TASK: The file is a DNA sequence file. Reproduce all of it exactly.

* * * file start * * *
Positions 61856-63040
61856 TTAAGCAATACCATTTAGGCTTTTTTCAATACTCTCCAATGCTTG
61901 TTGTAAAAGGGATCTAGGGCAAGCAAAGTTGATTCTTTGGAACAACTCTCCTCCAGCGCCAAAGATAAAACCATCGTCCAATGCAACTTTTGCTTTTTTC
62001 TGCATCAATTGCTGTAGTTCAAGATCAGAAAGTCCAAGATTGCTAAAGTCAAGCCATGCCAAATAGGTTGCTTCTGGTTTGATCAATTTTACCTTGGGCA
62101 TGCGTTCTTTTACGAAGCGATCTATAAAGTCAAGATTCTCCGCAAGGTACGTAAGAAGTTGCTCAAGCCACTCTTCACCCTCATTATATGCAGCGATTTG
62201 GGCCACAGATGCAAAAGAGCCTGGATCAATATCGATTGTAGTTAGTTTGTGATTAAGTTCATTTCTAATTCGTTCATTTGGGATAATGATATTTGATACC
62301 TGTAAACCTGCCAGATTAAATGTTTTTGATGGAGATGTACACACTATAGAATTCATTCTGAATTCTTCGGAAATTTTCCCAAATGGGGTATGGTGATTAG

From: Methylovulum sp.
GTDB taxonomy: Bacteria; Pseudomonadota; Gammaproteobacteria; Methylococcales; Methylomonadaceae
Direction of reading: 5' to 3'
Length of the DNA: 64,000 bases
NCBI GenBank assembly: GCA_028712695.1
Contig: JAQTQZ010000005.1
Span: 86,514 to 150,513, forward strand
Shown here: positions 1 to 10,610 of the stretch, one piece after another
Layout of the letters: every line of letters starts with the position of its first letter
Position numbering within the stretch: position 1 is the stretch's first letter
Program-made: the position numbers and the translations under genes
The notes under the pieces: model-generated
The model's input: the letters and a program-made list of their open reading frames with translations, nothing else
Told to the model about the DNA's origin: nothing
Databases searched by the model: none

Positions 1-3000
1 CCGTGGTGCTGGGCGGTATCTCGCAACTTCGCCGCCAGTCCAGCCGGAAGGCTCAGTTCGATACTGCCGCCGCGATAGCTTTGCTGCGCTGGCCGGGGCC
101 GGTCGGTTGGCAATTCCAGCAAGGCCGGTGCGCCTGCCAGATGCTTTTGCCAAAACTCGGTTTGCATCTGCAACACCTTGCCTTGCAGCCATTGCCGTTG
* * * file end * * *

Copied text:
Positions 61856-63040
61856 TTAAGCAATACCATTTAGGCTTTTTTCAATACTCTCCAATGCTTG
61901 TTGTAAAAGGGATCTAGGGCAAGCAAAGTTGATTCTTTGGAACAACTCTCCTCCAGCGCCAAAGATAAAACCATCGTCCAATGCAACTTTTGCTTTTTTC
62001 TGCATCAATTGCTGTAGTTCAAGATCAGAAAGTCCAAGATTGCTAAAGTCAAGCCATGCCAAATAGGTTGCTTCTGGTTTGATCAATTTTACCTTGGGCA
62101 TGCGTTCTTTTACGAAGCGATCTATAAAGTCAAGATTCTCCGCAAGGTACGTAAGAAGTTGCTCAAGCCACTCTTCACCCTCATTATATGCAGCGATTTG
62201 GGCCACAGATGCAAAAGAGCCTGGATCAATATCGATTGTAGTTAGTTTGTGATTAAGTTCATTTCTAATTCGTTCATTTGGGATAATGATATTTGATACC
62301 TGTAAACCTGCCAGATTAAATGTTTTTGATGGAGATGTACACACTATAGAATTCATTCTGAATTCTTCGGAAATTTTCCCAAATGGGGTATGGTGATTAG

From: Methylovulum sp.
GTDB taxonomy: Bacteria; Pseudomonadota; Gammaproteobacteria; Methylococcales; Methylomonadaceae
Direction of reading: 5' to 3'
Length of the DNA: 64,000 bases
NCBI GenBank assembly: GCA_028712695.1
Contig: JAQTQZ010000005.1
Span: 86,514 to 150,513, forward strand
Shown here: positions 1 to 10,610 of the stretch, one piece after another
Layout of the letters: every line of letters starts with the position of its first letter
Position numbering within the stretch: position 1 is the stretch's first letter
Program-made: the position numbers and the translations under genes
The notes under the pieces: model-generated
The model's input: the letters and a program-made list of their open reading frames with translations, nothing else
Told to the model about the DNA's origin: nothing
Databases searched by the model: none

Positions 1-3000
1 CCGTGGTGCTGGGCGGTATCTCGCAACTTCGCCGCCAGTCCAGCCGGAAGGCTCAGTTCGATACTGCCGCCGCGATAGCTTTGCTGCGCTGGCCGGGGCC
101 GGTCGGTTGGCAATTCCAGCAAGGCCGGTGCGCCTGCCAGATGCTTTTGCCAAAACTCGGTTTGCATCTGCAACACCTTGCCTTGCAGCCATTGCCGTTG